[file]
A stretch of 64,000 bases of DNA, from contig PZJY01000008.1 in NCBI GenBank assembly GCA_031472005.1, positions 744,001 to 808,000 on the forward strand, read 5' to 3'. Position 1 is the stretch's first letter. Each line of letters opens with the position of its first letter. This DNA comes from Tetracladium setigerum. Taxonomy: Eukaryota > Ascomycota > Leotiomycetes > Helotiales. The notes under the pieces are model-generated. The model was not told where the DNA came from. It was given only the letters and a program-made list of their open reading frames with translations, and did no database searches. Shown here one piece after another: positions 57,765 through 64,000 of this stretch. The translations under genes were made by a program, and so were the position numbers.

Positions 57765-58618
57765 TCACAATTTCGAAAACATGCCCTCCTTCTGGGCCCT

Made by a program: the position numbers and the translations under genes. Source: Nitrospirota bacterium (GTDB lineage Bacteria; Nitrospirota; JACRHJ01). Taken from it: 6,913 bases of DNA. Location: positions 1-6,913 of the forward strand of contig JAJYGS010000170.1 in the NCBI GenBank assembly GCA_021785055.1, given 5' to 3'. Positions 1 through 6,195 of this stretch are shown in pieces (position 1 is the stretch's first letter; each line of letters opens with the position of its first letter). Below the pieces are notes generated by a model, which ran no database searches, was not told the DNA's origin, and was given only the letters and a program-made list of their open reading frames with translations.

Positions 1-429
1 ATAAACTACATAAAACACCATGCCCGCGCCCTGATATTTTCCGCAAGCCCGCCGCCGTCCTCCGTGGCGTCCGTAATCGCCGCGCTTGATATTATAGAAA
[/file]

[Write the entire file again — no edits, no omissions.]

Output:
A stretch of 64,000 bases of DNA, from contig PZJY01000008.1 in NCBI GenBank assembly GCA_031472005.1, positions 744,001 to 808,000 on the forward strand, read 5' to 3'. Position 1 is the stretch's first letter. Each line of letters opens with the position of its first letter. This DNA comes from Tetracladium setigerum. Taxonomy: Eukaryota > Ascomycota > Leotiomycetes > Helotiales. The notes under the pieces are model-generated. The model was not told where the DNA came from. It was given only the letters and a program-made list of their open reading frames with translations, and did no database searches. Shown here one piece after another: positions 57,765 through 64,000 of this stretch. The translations under genes were made by a program, and so were the position numbers.

Positions 57765-58618
57765 TCACAATTTCGAAAACATGCCCTCCTTCTGGGCCCT

Made by a program: the position numbers and the translations under genes. Source: Nitrospirota bacterium (GTDB lineage Bacteria; Nitrospirota; JACRHJ01). Taken from it: 6,913 bases of DNA. Location: positions 1-6,913 of the forward strand of contig JAJYGS010000170.1 in the NCBI GenBank assembly GCA_021785055.1, given 5' to 3'. Positions 1 through 6,195 of this stretch are shown in pieces (position 1 is the stretch's first letter; each line of letters opens with the position of its first letter). Below the pieces are notes generated by a model, which ran no database searches, was not told the DNA's origin, and was given only the letters and a program-made list of their open reading frames with translations.

Positions 1-429
1 ATAAACTACATAAAACACCATGCCCGCGCCCTGATATTTTCCGCAAGCCCGCCGCCGTCCTCCGTGGCGTCCGTAATCGCCGCGCTTGATATTATAGAAA